Payload is king, agrees Lionel Curtis, now technical director of Cartwright Group. "But on a 7.5-tonner it's a real battle to get a 50% payload fraction." The weight penalty of Euro 5 and 6, he explains, has encouraged OEMs to shave weight from their chassis, so in more recent chassis the torsional stiffness is lower. "This imposes a different set of limiting conditions on the body, and you need to take account of that."

Hence possibly the move from welded to bolted mountings, he says. Either way, designing for changing conditions requires a combination of experience and technical skill. "Finite element analysis is increasingly important," he adds.

Dimmock says Bevan has used lighter-weight panels. "We have box bodies where the panels have interference fits and are slotted together and bonded, rather than bolted," he explains. These bodies are both light and durable, he says. And he adds that precise building methods "help with our understanding of weight" which is important given that mass must be specified in WVTA approval applications."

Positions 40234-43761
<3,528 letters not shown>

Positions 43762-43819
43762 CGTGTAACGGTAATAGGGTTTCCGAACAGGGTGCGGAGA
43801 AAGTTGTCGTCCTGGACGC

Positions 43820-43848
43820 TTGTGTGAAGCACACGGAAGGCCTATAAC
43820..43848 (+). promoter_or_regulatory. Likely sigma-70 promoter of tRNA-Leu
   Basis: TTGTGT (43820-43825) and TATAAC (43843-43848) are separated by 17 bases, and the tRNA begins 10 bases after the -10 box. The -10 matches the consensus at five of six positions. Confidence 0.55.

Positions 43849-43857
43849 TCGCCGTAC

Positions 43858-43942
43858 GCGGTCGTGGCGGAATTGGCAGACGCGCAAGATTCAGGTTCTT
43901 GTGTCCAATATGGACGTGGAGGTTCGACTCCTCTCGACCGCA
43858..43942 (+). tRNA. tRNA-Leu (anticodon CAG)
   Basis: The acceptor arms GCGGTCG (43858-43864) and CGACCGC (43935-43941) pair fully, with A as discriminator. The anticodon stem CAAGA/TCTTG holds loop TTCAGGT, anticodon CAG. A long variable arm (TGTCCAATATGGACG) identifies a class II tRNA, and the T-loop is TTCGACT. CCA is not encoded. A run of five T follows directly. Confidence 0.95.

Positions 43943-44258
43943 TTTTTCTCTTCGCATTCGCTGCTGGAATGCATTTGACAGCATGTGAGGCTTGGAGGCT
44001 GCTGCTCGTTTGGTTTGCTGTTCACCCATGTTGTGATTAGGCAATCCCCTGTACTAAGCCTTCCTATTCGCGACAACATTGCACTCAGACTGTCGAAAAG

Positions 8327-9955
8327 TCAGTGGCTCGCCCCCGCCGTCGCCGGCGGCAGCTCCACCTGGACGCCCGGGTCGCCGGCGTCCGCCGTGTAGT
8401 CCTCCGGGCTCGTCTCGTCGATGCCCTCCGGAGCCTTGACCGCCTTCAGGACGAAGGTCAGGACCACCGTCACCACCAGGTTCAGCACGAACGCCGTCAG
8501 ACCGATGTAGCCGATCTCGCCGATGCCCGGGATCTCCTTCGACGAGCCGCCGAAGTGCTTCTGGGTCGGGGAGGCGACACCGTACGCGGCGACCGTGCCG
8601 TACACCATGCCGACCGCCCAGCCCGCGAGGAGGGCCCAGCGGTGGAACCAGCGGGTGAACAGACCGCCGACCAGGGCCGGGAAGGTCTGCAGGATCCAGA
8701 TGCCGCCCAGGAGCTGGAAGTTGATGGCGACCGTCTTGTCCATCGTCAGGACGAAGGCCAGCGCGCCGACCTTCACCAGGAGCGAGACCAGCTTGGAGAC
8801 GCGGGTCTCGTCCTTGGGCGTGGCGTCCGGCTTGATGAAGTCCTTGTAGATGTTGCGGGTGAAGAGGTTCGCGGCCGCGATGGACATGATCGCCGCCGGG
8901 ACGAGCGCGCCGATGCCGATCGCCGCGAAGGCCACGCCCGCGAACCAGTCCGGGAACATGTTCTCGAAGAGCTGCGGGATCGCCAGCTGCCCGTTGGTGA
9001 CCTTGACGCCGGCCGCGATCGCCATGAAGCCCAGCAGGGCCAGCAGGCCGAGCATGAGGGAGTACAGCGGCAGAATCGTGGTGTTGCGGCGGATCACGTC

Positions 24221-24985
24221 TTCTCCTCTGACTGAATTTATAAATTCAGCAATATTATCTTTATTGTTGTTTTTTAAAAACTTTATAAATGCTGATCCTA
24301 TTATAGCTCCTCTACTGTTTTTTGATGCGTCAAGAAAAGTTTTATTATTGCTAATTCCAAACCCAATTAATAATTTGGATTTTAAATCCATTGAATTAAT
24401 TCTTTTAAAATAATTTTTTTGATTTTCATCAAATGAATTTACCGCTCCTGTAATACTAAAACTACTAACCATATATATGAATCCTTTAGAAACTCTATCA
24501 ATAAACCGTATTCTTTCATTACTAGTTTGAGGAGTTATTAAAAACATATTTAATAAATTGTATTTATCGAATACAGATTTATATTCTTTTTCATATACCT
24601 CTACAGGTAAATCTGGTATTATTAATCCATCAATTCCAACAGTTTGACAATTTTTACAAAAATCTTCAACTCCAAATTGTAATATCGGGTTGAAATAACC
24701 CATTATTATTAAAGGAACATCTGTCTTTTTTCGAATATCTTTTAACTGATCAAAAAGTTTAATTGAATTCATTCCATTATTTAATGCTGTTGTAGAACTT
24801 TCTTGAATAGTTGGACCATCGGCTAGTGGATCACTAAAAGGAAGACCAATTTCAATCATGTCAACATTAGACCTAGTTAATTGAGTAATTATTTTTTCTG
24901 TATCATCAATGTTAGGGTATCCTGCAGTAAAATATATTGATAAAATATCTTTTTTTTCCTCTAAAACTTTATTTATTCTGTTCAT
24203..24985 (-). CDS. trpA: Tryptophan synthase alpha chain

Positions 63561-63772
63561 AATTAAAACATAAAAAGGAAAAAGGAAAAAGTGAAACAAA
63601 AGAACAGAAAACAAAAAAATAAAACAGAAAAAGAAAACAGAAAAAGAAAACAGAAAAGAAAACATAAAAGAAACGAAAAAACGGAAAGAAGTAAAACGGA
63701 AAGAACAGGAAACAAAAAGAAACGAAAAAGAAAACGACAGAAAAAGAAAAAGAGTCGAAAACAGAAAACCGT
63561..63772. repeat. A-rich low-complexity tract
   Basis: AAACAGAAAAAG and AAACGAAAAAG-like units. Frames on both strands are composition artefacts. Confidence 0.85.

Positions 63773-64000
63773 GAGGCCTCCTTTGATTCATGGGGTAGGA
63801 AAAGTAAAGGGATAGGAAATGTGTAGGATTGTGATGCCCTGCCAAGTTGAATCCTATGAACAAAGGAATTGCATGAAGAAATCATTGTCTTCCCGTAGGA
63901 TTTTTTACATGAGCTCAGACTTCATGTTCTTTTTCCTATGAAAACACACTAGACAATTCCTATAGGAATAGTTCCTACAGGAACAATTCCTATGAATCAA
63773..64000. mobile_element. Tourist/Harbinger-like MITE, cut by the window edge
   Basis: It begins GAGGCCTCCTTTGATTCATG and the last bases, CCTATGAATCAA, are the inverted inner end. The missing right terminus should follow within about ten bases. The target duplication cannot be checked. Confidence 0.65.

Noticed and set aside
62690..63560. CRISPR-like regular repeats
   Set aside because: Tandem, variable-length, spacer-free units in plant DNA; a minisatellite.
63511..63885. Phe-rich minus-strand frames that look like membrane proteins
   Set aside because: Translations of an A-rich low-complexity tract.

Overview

However, innovative materials and processes need to be justified, says Curtis. "Some customers get excited about aluminium honeycomb panels, but once they get one and damage it and realise what it takes to repair it they might be disappointed. Traditional materials have stood the test of time for a good reason." Having said that, he advises: "We're constantly looking at what's available to see if it can give us an advantage."

Jackson Coachworks uses traditional five-element panels that include a layer of plywood underneath the laminate on each side, greatly improving impact resistance. "It is slightly more expensive and very slightly heavier," agrees director Matthew Jackson, "but damage is much less frequent, the body holds temperature better, the fridge is less stressed and breakdowns are less common. In our opinion, the benefits outweigh the costs several-fold."